By C. C. Lamberg-Karlovsky

The purpose of the seventeen essays during this quantity is either to explain fresh theoretical advances in archaeological study and to offer considerable interpretations of prehistoric info drawn from quite a few cultures and time frames, together with Mesoamerica, important Asia, India, and China.

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P. Murdock's (1959a) historicalethnological research, and the example set by British archaeologists working in Africa, many of whom have come to teach in American universities (McCall 1964). There is also a tradition of collaborative research in studying Polynesian prehistory, which began during the culture-historical period (Jennings 1979); while Joyce Marcus (1983a) has recently argued the advantages of such an approach for Mayan archaeology. The resistance relates mainly to the widely held view of processual archaeologists that their discipline is a science based on the study of material culture, which they interpret as a challenge to do as much as possible with archaeological data.

There is little interest by self-styled Marxist archaeologists in either America or Britain in the theoretical views of Soviet archaeologists, which are summarily dismissed as sterile, or in the writings of Gordon Childe, who was the only Western archaeologist of his generation who seriously assessed the work of his Soviet colleagues (Trigger 1984c, 1985). The most important "borrowing" from Marxism is the realization that conflicts that develop within societies concerning the ability of different social groups to control the production and allocation of goods and services is a major internal stimulus to change.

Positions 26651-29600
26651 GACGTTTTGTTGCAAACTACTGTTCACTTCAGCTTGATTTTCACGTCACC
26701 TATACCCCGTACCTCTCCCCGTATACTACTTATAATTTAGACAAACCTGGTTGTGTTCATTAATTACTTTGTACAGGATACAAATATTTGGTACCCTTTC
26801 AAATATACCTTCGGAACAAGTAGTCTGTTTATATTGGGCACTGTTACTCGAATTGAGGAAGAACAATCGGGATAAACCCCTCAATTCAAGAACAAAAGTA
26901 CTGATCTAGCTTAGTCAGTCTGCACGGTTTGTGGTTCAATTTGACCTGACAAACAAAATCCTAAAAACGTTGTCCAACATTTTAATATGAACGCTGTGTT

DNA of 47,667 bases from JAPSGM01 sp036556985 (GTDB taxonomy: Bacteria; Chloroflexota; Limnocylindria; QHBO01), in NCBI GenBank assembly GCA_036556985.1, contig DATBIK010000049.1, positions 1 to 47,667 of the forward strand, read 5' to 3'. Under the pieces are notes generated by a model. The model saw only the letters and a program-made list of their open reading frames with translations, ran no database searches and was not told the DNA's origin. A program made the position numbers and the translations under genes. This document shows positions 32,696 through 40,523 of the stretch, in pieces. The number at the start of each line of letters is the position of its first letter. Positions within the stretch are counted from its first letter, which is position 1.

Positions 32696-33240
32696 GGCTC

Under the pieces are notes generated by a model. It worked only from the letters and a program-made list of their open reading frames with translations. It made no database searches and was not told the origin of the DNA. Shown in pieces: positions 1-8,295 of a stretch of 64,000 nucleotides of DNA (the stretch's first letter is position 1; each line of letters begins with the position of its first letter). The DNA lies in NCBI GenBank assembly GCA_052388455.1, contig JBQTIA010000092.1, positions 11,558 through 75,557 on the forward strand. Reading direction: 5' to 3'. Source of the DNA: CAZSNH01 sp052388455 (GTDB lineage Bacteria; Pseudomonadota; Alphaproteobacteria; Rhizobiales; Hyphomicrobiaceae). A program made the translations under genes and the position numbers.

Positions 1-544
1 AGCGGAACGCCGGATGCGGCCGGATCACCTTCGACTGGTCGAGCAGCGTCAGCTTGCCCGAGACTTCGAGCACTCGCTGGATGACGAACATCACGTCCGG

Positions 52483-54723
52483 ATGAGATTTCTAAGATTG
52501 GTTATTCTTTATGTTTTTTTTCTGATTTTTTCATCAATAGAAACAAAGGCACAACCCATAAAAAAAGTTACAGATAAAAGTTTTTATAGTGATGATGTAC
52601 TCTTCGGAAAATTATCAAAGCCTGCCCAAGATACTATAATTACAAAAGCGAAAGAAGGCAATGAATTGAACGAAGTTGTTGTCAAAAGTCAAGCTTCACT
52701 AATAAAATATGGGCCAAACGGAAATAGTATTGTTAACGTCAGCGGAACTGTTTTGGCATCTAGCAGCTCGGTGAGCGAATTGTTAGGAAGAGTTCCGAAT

Sanders, Parsons and Santley (1979) saw the need to study the whole of the Valley of Mexico in order to understand what happened to its various sectors. Now archaeologists argue that the whole of Mesoamerica developed as an interaction sphere in which prestige goods were exchanged among regional elites. Hence they need to know the archaeological record for large areas before they can determine if regional populationfluctuationsrepresent actual increases or decreases in population or merely movements from one region to another as economic and political conditions changed (Blanton et al.

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